SINGAPORE – The size of Singapore’s reserves are a matter of national security and cannot be disclosed, lest its economic and financial stability be threatened, Deputy Prime Minister Heng Swee Keat said on Tuesday (April 7).
Responding to Workers’ Party chief Pritam Singh, who spoke about the size of past reserves during the debate in Parliament, Mr Heng said these funds serve as a “strategic defence” to protect the Singapore dollar from speculative attacks, and bolster the confidence of investors and citizens.
He compared the country’s reserves to Singapore Armed Forces’ arsenal, and said: “No country’s armed forces will ever tell you exactly how much ammunition and weaponry they really have.
“To do so is to betray valuable intelligence to potential adversaries. This is obviously not a wise defence strategy, and likewise should not be adopted for our financial reserves.”
Mr Heng cited how then-President S R Nathan gave the nod for $150 billion from past reserves to be used to guarantee bank deposits during the 2008 financial crisis, which helped calm depositors and prevent a run on banks.
“As a small country without any natural resources and highly dependent on imports, our reserves are vital to our overall economic and financial stability, and our well-being,” he said.
“It is neither in the interest of Singapore, or Singaporeans to repeatedly ask about the size of our reserves. We are in the middle of a storm, and I am very disappointed that Mr Pritam Singh has used this occasion to raise this question again.”
Mr Heng, who is also Finance Minister, was summing up the debate on the Supplementary Budget to fund support measures to deal with Covid-19.
Singapore’s past reserves comprise assets invested by the Monetary Authority of Singapore (MAS), Temasek Holdings and GIC. While MAS and Temasek disclose the sum of the funds they invest, those invested by GIC are not disclosed.
MAS has about $396 billion in foreign assets, while Temasek’s current portfolio is valued at $313 billion, according to latest figures.
In response, Mr Singh said the WP seeks figures on the reserves because “when the Government introduces policies where reserves have to be employed, the question we have to ask ourselves is, is it enough, or is it too much… or is it too little.”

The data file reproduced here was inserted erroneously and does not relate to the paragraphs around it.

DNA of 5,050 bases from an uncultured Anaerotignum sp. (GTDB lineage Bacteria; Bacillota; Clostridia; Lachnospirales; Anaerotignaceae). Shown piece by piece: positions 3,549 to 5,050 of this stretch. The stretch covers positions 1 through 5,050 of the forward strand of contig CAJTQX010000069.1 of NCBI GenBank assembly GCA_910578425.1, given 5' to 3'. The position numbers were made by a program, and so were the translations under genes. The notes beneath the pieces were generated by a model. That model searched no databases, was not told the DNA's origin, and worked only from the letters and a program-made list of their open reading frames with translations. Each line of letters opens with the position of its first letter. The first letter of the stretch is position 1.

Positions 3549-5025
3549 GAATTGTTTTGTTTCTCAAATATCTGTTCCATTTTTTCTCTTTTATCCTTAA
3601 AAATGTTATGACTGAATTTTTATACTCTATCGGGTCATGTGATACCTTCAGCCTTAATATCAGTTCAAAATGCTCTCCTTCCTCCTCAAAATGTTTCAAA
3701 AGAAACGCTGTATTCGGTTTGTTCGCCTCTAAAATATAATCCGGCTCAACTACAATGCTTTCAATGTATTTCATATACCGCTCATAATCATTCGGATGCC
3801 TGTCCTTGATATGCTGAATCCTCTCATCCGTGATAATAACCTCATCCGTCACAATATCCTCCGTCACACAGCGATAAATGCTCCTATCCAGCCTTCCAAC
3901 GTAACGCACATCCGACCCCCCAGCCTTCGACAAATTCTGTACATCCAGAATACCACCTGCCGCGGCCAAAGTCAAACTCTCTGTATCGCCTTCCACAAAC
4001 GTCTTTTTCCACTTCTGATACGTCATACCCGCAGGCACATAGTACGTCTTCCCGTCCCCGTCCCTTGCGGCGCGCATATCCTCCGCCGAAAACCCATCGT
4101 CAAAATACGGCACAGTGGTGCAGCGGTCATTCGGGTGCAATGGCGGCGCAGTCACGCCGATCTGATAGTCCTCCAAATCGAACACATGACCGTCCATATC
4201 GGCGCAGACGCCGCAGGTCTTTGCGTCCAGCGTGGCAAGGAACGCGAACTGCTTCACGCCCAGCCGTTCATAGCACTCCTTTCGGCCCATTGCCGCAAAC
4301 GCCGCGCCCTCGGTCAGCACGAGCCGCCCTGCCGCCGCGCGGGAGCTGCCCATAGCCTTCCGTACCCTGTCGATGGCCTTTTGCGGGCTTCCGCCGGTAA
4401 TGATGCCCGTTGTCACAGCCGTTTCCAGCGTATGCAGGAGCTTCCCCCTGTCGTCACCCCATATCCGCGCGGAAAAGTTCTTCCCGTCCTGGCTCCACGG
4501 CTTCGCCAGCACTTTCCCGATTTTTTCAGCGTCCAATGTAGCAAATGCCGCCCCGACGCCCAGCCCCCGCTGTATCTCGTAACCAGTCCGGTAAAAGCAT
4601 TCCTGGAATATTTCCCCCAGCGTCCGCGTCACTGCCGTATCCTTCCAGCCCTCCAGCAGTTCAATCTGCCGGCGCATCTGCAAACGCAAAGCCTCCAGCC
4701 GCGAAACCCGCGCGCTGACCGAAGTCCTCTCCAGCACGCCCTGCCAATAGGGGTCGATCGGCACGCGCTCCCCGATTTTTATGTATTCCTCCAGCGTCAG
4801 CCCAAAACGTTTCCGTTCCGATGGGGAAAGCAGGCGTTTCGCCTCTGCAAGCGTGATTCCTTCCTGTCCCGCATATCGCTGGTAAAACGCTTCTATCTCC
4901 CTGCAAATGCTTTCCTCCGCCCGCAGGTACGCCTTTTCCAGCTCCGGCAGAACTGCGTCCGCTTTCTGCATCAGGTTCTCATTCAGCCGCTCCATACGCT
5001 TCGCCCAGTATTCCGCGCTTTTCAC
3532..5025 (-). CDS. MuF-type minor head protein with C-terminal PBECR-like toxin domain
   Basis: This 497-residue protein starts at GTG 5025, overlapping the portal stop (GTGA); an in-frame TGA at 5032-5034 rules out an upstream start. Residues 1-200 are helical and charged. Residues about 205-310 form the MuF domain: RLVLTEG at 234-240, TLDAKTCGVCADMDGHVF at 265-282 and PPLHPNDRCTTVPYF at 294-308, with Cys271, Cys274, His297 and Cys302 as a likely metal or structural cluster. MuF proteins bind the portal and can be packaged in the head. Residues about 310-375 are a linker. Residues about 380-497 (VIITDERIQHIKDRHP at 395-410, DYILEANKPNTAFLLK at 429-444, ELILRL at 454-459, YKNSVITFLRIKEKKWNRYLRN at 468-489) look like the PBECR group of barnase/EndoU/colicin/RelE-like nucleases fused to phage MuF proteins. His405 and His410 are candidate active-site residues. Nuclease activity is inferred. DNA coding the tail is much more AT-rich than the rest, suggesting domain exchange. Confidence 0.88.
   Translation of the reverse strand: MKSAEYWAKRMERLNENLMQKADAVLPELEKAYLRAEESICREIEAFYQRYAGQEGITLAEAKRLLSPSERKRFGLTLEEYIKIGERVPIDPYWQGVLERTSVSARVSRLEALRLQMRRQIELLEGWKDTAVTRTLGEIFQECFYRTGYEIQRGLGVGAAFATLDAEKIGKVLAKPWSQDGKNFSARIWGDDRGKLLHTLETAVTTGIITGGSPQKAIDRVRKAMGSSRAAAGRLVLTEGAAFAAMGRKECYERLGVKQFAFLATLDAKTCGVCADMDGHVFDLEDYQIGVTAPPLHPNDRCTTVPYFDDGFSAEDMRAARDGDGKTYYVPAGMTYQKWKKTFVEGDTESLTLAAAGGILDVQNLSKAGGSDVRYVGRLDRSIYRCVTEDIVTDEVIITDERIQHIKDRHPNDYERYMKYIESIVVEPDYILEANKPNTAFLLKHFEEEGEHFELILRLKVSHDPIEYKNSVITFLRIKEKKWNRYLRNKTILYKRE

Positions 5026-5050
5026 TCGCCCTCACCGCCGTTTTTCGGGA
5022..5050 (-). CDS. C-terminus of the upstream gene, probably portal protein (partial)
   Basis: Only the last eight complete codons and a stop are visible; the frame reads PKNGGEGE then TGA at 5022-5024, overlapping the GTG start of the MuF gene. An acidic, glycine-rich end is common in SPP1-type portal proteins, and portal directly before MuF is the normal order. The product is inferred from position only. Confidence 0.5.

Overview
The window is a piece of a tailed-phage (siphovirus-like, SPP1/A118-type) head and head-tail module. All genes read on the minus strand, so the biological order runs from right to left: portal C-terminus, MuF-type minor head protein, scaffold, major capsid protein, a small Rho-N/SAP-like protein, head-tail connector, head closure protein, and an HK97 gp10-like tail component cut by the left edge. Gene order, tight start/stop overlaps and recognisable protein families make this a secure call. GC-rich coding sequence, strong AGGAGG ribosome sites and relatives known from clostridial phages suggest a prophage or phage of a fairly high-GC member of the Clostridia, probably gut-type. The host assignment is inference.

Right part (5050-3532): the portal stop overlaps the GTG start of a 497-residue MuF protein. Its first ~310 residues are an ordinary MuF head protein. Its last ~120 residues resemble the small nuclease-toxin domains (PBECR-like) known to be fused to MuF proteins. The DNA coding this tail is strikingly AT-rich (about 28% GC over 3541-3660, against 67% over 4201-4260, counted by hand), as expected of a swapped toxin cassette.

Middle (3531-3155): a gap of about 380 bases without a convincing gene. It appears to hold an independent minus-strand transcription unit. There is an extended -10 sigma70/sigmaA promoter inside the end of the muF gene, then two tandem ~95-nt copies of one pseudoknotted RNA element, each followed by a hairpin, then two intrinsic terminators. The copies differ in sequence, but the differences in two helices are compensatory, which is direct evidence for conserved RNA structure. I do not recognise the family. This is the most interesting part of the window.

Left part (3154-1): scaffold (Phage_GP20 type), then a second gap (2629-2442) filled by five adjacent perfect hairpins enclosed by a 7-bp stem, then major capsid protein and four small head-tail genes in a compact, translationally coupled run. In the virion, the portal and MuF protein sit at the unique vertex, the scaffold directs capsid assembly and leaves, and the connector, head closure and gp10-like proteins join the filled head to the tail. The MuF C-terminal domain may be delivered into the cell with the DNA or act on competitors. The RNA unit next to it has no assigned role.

He also asked if there could be a more nuanced way to “consider some of these numbers and have a deeper conversation about them”.
Mr Heng said the current system was rigorously designed, and provided checks and balances.
The Government has to seek the President’s approval for any draw on the reserves.
“I spent a lot of time explaining the details. And I can tell you that the President and (Council of Presidential Advisers) asked very good questions,” said Mr Heng.
He also said that the Covid-19 crisis has reaffirmed Singapore’s fiscal policy of spending prudently, investing wisely and setting aside money for the long term.
“I am extremely grateful that we have been able to tap on the deep financial reserves – our current and past reserves which have been so carefully built up, invested and managed. This has allowed us to respond to the crisis without having to borrow, and without burdening our future generations with repayment obligations,” he said.
The Government has twice sought and obtained President Halimah Yacob’s in-principle support to draw up to $21 billion from the reserves to fund Covid-19 support packages.
Said Mr Heng: “The aftermath of the Covid-19 outbreak may be with us for a long time, and we will need to deal with it on a sustainable basis. If the crisis deepens, our economy and government revenues shrink, we may have to make use of our past reserves again for a recovery.”
The three support packages – $6.4 billion from the Unity Budget in February, the $48.4 billion Resilience Budget unveiled last month, and the $5.1 billion Solidarity Budget announced on Monday – amount to $59.9 billion, or about 12 per cent of GDP.
In all, the spending in the 2020 financial year will be the largest in Singapore’s history. It will also see the country will run its largest deficit ever – $44.3 billion or 8.9 per cent of GDP.
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